In case you’re not aware, Pearl Automation, the well-funded Silicon Valley startup that I helped create and lead, ran out of money a couple weeks back. As you can imagine, I’m now in the unenviable position of dealing with that aftermath: applying for health insurance, applying for unemployment assistance (dug heavily into my savings trying to reduce run-rate for the company early on — gotta make my mortgage payments),and fielding more phone calls and in-person, all-day, technical interviews than I care to share.

One thing that I’m always asked is: “what kind of role are you after?” My answer, without exception, has been: Managing a Team of driven engineers.

Not a lot of folks have really dug into “why”, so I haven’t really had to answer that question (maybe I’m lucky, or well-regarded, or both — who knows..).

But, a former colleague at Pearl recently asked me why, because he’s facing a similar dillema. So I’m going to answer here.

Why Management?

My quest to find a fit for a technical Engineering Management role is ruling out a lot of opportunities. Why would I stick to that quest, knowing that I could have landed a job just about anywhere by now if I was willing to step back into an individual contributor role? With one exception, every startup I’ve looked into so far has only had “Senior Firmware Engineer” roles. But what does that really mean when the FW team is 2 or 3 people — people who know their system better than I have any hope to know it prior to the impending ship-date? To me, it basically means perhaps better pay. Maybe…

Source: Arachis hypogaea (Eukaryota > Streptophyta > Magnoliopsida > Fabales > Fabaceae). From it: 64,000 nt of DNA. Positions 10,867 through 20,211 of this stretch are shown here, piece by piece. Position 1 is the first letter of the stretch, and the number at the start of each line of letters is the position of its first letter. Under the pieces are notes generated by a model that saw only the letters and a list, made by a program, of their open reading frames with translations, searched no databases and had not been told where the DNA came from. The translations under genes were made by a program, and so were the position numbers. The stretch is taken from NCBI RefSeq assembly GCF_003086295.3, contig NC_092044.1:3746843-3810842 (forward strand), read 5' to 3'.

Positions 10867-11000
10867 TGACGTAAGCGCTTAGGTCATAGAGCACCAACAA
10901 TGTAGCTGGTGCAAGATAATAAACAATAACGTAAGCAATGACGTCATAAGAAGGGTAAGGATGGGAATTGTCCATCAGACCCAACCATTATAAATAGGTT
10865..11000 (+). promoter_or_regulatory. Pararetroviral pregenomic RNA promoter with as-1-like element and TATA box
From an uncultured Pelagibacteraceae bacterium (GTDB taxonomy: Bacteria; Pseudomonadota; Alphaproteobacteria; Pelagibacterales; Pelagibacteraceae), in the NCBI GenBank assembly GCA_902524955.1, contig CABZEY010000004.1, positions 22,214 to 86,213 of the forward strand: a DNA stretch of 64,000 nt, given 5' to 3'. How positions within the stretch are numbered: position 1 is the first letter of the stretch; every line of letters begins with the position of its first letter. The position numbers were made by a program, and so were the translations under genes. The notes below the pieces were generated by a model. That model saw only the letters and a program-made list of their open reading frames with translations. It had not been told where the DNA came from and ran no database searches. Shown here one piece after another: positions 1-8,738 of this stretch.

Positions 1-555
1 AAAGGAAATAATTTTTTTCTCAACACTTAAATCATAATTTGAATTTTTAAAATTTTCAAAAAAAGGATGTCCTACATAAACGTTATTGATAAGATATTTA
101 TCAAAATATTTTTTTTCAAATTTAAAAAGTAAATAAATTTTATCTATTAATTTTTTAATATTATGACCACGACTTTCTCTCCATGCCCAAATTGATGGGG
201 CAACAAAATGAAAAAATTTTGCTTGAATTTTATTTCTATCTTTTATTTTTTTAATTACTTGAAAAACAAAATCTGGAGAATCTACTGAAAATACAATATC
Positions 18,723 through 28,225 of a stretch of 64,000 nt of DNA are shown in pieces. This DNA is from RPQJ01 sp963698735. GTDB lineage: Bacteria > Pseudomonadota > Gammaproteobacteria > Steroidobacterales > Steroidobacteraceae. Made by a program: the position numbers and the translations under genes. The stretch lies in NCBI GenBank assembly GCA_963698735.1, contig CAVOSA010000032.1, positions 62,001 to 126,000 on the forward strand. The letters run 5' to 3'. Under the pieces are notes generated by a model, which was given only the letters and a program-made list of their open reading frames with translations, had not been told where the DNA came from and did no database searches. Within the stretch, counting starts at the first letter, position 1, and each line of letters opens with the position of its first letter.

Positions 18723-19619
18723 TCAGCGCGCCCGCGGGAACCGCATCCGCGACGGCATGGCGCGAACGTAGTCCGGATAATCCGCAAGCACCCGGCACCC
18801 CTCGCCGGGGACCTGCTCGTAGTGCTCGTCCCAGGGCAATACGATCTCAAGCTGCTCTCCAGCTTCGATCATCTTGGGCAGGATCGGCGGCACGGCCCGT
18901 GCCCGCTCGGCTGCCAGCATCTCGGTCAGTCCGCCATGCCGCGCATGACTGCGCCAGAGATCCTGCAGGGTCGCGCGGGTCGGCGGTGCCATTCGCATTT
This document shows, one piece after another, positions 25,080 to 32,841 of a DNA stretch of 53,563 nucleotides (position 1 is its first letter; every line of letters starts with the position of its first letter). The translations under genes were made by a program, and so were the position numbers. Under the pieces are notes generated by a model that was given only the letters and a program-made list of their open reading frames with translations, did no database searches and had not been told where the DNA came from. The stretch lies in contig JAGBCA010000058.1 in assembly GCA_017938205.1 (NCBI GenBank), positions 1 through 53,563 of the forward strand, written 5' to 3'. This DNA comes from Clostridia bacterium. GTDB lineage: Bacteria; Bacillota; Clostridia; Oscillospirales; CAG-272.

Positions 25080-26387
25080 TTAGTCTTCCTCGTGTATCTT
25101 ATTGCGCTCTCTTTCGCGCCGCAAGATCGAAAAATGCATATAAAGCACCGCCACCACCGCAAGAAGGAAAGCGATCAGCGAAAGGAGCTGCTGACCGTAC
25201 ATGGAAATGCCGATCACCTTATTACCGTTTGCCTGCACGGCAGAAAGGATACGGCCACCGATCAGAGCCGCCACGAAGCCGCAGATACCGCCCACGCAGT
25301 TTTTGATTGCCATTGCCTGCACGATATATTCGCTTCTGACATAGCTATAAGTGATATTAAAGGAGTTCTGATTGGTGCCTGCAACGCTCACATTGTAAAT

But a career isn’t just a paycheck. And in my past 12 years of working, I’ve grown beyond what I can accomplish as an individual. I’m not ruling the IC role out if there’s a perfect fit, but so far, I haven’t found it.

hy Management? It’s not because it’s easier to sit-around and do 1-on-1’s all week, budget, plan projects, etc, than it is to deeply dive into some new technology or new way of coding. I do still find that technical stuff exhilarating, and I love to learn, so I try to do both.

A big part of my management style is making sure the folks working for me have the opportunity to follow what interests them. People doing the same thing year after year might be doing that for a while to improve their efficiency at it. But they almost universally get bored and want to dabble in something new. My management goal is to have the connections and resources to be able to support my team applying themselves in the areas that interest them, as that changes year over year. The ability to support such individual growth on my team, while also meeting company/team goals, deadlines, fire-fighting, etc, proves to be a nice challenge: both technically and inter-personally. And it requires some patience.

I’ve been really enjoying helping others learn new things. Even things that I don’t already know — because eventually, they’ll be teaching me that new thing.

Plus, I really enjoy seeing others succeed when they’re given the chance to follow their dreams, and the resources to be successful. Being able to share that sort of higher level problem solving (e.g., not learning how to solve one particular problem, but learning how to solve any problem) is the sort of challenge that makes me want to stay in management. And to pass on that knowledge and access to those who report to me.

Manager, CoreOS @ Apple

Manager, CoreOS @ Apple